In 1785, the Commissioners of Forfeitures, charged with disposing of Loyalist properties seized during the Revolution, sold it to Odell, who continued it as a tavern until his death in 1818. After a succession of owners, it later became an estate gatehouse.
Also in Irvington, close to the Tarrytown line and adjoining the grounds of "Sunnyside," Washington Irving's home, was the old homestead of the Acker family, a noted tavern and stage stop after the Revolution.
In Tarrytown, at the northwest corner of Main Street and Broadway, stood an old tavern and stage stop owned by Edward Couenhoven, “famous throughout the Provinces for its entertainment” (i.e., hospitality). George Washington was a frequent guest at Couenhoven’s tavern during the war.
With their staffs, he and Gov. George Clinton stopped there on November 19, 1783, on their way to witness the British evacuation of New York City. They rode down through Yonkers to Harlem, where they waited at a tavern for word of the final British departure.
Couenhoven’s tavern later was operated by Martin Smith and his son Jacob. After it provided pens along the Broadway above Central Avenue and as far west as Washington Street, it became popular with cattle drovers on their way to city markets.
While stopping there, Freeman Hunt, founder of Hunt's Merchants Magazine, was berated by the proprietor for returning late to the hotel--at 9 p.m. To add insult to injury, the staff neglected to call him for breakfast in the morning. Hunt checked out immediately.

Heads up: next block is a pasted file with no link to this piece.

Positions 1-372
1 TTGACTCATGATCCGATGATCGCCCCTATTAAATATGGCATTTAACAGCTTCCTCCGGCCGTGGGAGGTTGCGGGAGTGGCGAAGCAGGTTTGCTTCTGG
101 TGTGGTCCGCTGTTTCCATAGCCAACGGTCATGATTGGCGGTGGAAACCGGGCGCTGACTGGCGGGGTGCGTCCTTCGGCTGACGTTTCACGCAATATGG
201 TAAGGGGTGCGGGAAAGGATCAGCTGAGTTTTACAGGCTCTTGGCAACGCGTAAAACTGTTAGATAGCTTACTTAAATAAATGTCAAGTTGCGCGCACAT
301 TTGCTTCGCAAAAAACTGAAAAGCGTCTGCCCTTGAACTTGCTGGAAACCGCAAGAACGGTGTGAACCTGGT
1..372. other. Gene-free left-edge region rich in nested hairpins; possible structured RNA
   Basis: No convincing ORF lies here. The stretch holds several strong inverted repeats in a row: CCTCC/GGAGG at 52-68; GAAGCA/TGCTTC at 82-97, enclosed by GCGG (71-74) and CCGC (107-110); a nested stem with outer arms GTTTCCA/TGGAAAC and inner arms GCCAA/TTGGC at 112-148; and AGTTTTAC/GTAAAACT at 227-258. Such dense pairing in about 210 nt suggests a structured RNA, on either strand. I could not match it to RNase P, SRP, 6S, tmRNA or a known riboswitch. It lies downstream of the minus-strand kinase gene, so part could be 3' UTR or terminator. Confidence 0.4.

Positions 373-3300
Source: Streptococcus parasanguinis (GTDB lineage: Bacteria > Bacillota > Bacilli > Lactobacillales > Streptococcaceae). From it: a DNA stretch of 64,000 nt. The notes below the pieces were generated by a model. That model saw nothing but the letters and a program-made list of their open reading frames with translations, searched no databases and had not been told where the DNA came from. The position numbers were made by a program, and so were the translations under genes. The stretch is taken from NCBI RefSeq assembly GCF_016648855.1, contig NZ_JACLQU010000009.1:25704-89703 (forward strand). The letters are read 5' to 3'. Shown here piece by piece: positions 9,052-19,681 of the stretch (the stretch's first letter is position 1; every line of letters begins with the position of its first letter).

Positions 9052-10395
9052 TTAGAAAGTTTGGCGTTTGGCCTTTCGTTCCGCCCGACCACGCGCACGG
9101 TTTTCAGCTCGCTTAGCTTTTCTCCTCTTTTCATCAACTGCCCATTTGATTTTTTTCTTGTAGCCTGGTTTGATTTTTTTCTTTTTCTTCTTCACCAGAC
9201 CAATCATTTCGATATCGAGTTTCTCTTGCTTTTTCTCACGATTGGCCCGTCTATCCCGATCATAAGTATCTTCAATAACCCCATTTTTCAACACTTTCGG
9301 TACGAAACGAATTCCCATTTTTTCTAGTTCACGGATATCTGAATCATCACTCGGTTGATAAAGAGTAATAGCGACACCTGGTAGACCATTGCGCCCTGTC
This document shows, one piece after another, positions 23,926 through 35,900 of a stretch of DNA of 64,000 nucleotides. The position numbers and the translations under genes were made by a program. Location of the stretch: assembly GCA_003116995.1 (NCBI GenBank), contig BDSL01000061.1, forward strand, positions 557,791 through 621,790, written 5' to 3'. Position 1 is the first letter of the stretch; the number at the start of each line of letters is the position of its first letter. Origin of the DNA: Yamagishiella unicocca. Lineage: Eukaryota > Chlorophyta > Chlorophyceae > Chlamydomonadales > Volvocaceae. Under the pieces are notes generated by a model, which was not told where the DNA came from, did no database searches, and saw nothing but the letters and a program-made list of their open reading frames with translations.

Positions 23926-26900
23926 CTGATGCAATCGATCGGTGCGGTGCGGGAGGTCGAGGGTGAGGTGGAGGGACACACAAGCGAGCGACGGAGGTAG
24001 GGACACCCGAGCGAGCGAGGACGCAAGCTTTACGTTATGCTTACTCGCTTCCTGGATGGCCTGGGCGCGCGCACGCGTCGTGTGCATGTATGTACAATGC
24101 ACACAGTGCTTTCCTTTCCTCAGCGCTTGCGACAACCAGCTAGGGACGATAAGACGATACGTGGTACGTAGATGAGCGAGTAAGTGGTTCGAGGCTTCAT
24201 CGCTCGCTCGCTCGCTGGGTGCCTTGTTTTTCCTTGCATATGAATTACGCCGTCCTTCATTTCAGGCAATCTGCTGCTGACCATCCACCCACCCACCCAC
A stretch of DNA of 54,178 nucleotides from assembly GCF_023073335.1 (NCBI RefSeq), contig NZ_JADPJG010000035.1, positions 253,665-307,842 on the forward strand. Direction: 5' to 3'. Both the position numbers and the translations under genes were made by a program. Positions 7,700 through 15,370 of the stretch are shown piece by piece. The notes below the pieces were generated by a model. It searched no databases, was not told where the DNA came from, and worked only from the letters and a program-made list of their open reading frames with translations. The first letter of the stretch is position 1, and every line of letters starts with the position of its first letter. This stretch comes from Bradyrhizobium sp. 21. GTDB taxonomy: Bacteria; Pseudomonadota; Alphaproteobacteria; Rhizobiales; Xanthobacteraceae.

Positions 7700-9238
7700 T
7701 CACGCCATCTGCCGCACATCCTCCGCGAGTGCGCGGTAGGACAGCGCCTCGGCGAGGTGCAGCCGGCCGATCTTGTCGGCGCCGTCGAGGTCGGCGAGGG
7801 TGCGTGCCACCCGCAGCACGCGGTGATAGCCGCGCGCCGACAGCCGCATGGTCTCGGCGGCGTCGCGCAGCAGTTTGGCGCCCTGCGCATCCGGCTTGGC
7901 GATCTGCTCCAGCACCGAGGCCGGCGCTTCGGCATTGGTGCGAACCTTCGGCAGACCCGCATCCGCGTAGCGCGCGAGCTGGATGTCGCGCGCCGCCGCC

He took revenge by publishing a letter describing the incident in the magazine American Traveler and later in his 1837 book, Letters about the Hudson River and Its Vicinity.
Hunt added that few travelers stopped at Smith's Tavern "without having some difficulty with the ignorant booby who pretends to keep a hotel. Indeed, many travelers go four or five miles out of the way to avoid stopping at this house."
Years later, when the building was torn down a secret tube was found that led from the fireplace in the public room to an upper chamber "through which it is conceivable that more than one stratagem of casual enemy guests became known to American leaders.”
Also in Tarrytown, on the east side of Broadway north of Main Street and near the imposing Second Reformed Church, was a stone house built around 1712 by Abraham Martlingh that served as a tavern during the Revolution. According to legend, a cannon ball fired from a British vessel in the Hudson passed through a ground floor front window and exited out the door at the back.
In Ossining on Revolutionary Road (then part of the Albany Post Road) at the entrance to the locally designated Sparta Historic Architectural and Design District is the so-called Jug Tavern, originally believed to have been built about 1760 as a tenant farmhouse on the Philipsburg Manor. Peter Davids, whose family had lived in the house before the Revolution, purchased it from the Commissioners of Forfeitures in 1786. In 1795, his son David applied for a license to sell liquor.
By 1814 the building had been sold to Nathaniel and Annis Garrison and became known as the Garrison House. He died about 1843 at age 76, and Mrs. Garrison continued to occupy the building until her death in 1869. After that the house fell into disrepair.
In 1986, the chance discovery of a brief news item in an old Ossining newspaper revealed the surprising information that the original Davids-Garrison house had been demolished in 1884. Michael Geisler, the new owner of the property, built a house there sometime around 1890, perhaps using some of the beams and material from the original house. Now owned by the Town of Ossining, the Jug Tavern is no longer considered to be the oldest building in Ossining.